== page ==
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Utah's incredible levels of integration, of community solidarity and support, of trust in government and in each other, enable it to build something unique in America, something a bit like Sweden might be, if it were run by the U.S. Chamber of Commerce. Where the best ideas of conservatives and liberals came together in one delicious package: business friendly, opportunity friendly, but also highly committed to caring for the needy and helping them get back on their feet. (And before you start muttering words like "theocracy," let me point out that Salt Lake City also has a thriving LGBT community, and alone in the middle of the post-Obergefell culture wars, managed to bring that community together with religious leaders to hammer out a compromise that protected LGBT rights while also leaving some space for religious liberty.)

No place is perfect. But with mobility seemingly stalled elsewhere, and our politics quickly becoming as bitter as a double Campari with no ice, I really, really wanted to find pieces of Utah's model that could somehow be exported.

Price gave me some hope. The Mormon Church, he says, has created "scripts" for life, and you don't need religious faith for those; you just need cultural agreement that they're important. He said: "Imagine the American Medical Association said that if the mother is married when she's pregnant, the child is likely to do better." We have lots of secular authorities who could be encouraging marriage, and volunteering, and higher levels of community involvement of all kinds. Looking at the remarkable speed with which norms about gay marriage changed, thanks in part to an aggressive push on the topic from Hollywood icons, I have to believe that our norms about everyone else's marriages could change too, if those same elites were courageous enough to recognize the evidence, and take a stand.

And as I saw myself, Mormonism also seems to have a script for a different kind of politics, one that might, just possibly, help us do some of the other things. Enough to make a difference.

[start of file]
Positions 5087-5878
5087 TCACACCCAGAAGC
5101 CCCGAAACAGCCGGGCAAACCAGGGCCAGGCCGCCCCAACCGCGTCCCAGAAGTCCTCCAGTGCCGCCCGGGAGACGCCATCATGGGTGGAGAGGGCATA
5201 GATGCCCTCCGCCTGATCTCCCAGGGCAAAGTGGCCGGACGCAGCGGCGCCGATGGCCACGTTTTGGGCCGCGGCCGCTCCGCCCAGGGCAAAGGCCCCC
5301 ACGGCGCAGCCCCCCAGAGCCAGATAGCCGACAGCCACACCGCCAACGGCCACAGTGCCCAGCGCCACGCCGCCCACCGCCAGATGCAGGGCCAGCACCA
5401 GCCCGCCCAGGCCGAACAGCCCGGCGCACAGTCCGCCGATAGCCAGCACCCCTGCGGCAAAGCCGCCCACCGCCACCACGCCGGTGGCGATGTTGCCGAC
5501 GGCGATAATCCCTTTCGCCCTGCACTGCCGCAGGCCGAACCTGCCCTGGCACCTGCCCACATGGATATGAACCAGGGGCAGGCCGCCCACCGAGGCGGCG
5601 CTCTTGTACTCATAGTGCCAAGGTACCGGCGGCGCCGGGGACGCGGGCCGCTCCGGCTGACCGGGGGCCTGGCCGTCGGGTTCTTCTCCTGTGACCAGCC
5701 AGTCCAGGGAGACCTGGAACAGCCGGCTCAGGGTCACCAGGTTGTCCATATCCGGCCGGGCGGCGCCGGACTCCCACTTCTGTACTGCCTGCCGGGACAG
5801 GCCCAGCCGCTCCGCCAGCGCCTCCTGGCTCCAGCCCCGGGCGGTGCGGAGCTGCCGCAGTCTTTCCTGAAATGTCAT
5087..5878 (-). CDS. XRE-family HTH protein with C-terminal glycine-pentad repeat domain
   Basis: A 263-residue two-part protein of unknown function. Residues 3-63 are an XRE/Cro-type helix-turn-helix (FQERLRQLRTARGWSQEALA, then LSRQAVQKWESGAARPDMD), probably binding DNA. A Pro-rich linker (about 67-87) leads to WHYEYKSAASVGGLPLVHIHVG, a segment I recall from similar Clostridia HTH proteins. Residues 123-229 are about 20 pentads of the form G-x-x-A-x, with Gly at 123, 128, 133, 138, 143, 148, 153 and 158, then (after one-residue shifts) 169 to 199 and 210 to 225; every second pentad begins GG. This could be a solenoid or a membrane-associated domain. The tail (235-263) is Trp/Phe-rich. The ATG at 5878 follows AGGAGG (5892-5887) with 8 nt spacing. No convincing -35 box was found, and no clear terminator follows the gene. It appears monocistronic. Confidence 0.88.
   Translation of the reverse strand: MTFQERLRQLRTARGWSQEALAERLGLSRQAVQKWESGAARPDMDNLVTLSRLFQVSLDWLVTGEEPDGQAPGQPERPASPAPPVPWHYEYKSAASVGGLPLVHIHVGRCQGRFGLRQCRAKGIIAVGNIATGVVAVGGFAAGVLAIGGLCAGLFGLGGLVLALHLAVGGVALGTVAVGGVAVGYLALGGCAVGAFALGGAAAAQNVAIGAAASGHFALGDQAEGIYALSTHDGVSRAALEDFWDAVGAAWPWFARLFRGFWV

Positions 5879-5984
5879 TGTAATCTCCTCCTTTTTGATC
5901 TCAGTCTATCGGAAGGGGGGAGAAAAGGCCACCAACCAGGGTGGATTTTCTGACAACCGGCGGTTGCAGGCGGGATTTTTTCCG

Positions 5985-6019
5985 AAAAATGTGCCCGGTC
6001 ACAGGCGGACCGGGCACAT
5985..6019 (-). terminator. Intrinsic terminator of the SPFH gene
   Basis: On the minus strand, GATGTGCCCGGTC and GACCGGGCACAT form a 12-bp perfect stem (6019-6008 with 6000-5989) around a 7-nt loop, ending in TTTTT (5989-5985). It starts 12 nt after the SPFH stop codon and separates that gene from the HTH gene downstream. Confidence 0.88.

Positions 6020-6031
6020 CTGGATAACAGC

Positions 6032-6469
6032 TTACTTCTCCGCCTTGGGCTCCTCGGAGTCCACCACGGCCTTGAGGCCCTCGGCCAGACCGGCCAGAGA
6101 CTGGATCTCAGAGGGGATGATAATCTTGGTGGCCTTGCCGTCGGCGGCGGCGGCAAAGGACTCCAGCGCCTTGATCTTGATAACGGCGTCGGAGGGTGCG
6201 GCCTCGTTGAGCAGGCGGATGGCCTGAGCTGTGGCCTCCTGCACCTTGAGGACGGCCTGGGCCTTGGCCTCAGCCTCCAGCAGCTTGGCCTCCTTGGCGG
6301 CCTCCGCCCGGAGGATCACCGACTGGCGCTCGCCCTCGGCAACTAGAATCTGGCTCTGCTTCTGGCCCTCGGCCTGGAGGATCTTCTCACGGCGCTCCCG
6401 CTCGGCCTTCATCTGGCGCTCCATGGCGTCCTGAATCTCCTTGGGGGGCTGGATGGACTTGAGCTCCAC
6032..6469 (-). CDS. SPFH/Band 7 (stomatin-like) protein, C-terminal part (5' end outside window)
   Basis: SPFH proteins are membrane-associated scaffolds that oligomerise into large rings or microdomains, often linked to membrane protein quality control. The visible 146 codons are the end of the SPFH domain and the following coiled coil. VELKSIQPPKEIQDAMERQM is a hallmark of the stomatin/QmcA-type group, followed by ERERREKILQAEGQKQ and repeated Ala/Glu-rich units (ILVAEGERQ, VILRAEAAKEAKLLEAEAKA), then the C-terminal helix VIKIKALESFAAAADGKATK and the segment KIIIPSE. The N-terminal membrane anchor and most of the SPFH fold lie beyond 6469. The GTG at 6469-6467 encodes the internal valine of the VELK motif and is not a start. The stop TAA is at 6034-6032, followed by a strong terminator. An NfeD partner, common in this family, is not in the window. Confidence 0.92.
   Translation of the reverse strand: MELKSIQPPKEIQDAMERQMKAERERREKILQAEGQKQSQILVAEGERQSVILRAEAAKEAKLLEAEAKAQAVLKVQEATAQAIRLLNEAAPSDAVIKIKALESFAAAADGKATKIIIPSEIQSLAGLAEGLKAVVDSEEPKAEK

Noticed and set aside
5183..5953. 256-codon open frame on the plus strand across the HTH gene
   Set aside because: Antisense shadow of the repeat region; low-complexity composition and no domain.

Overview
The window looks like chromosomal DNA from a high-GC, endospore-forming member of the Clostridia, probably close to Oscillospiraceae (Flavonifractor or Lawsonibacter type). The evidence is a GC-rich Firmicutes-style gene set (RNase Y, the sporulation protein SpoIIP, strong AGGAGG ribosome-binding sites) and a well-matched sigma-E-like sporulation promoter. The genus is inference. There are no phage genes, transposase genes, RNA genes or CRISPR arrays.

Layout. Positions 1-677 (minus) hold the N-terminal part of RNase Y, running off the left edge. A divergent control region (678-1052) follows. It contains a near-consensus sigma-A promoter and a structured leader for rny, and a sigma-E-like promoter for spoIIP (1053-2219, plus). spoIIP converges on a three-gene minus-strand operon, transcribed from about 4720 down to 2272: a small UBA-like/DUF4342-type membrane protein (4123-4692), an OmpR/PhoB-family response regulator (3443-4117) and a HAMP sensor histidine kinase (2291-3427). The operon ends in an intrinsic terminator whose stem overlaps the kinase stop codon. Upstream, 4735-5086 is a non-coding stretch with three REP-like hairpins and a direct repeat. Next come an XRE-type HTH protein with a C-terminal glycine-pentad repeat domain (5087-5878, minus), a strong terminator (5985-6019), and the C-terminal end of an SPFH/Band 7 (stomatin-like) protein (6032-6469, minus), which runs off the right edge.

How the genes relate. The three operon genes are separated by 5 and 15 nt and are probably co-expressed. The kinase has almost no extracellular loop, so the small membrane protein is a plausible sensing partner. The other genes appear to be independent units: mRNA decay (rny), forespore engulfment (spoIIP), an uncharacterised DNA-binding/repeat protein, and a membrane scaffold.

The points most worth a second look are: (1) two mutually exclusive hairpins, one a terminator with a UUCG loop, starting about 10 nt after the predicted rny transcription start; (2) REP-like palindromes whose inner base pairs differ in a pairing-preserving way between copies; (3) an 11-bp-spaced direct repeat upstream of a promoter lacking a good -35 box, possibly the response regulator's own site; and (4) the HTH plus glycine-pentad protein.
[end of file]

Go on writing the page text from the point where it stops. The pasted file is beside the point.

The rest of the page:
President George W. Bush talked a lot about compassionate conservatism 15 years ago, but Utah has made it a reality. Utahans seem strongly committed to charitable works, by government, alongside government or outside government. Whatever tools used are infused with an ethic of self-reliance that helps prevent dependency. And yet, when there's a conflict between that ethic and mercy, Utah institutions err on the side of mercy.

America could use a politics more like that. And the values that make it work are not unique to Mormonism; nothing that they say is strikingly different from anything the religious right professes. Nor does Christianity have a monopoly on helping others and building strong communities; those are central tenets of a lot of religions, and are secular priorities.

We are not going to be a majority Mormon nation; we are not going to have Utah's cultural homogeneity. But we could have more politicians like Lt. Gov. Cox, and even more honest and sympathetic conversations about poverty. We could offer more, and better, help to people who need it. Why not look for more promising scripts than the ones played out across the U.S. today? With inspiration from Utah, perhaps the U.S. could inch toward Utah-level mobility — and toward the American Dream.

- McArdle is a Bloomberg View columnist. She wrote for the Daily Beast, Newsweek, the Atlantic and the Economist and founded the blog Asymmetrical Information. She is the author of "The Up Side of Down: Why Failing Well Is the Key to Success."